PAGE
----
As I went about sweeping my den the nature invisibility, or rather visibility, as it pertains to those in the gay community appeared in my mind. I, and I am sure countless others, have heard the homophobic argument that homophobia isn’t an issue, or a serious issue, because unlike race or gender, it’s something that you can hide. These homophobes believe that because one cannot hide the color of their skin or the fact that they have breasts, homophobia isn’t the same as racism or sexism. The idea being that that gays choose to display their sexuality, and as such those who are victims of homophobia are often asking for it.
On the surface this seems like a somewhat logical belief. There is something to be said about the way skin color or sexual anatomy presents itself in an overt form making it easily identifiable for racism and sexism. But, I would like to suggest that homosexuality, or at least the characteristics that we associate with it, also presents itself in overt ways which make it easy for homophobes to marginalize and oppress homosexuals.
We are trained in this white supremacist patriarchal society to see race and gender. We are taught to associate certain characteristics with race and gender, and to pinpoint those characteristics when they are expressed. The way one walks, or talks, or who the person hangs out with, are all ways that racist and sexist people identify and discriminate against people based on their race or gender. However, this phenomenon is not unique to race or gender oppression.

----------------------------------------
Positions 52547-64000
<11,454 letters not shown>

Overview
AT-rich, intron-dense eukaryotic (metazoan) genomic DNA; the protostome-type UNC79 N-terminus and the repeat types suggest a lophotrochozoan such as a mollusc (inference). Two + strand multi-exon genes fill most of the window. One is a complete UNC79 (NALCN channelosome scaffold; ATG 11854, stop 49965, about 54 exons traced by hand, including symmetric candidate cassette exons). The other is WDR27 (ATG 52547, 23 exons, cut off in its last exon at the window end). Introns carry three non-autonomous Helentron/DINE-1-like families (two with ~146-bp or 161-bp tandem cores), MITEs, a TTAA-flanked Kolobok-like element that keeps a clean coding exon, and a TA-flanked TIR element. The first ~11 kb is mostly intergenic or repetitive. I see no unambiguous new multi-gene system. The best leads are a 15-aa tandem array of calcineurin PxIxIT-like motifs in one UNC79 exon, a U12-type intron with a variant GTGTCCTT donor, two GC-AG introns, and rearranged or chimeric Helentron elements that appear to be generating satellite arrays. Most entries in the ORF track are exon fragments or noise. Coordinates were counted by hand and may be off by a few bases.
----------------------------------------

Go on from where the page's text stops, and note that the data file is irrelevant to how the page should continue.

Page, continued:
Homosexuals, whether they choose to or not, are daily assaulted by the expectations and assumptions that we as a society place around sexual orientation. From an early age children have their gender expression policed in this society, and this often results in them being the victims of homophobia. If a little boy walks to feminine or if a little girls voice is too deep these are things used to police their gender, and are also used by homophobes.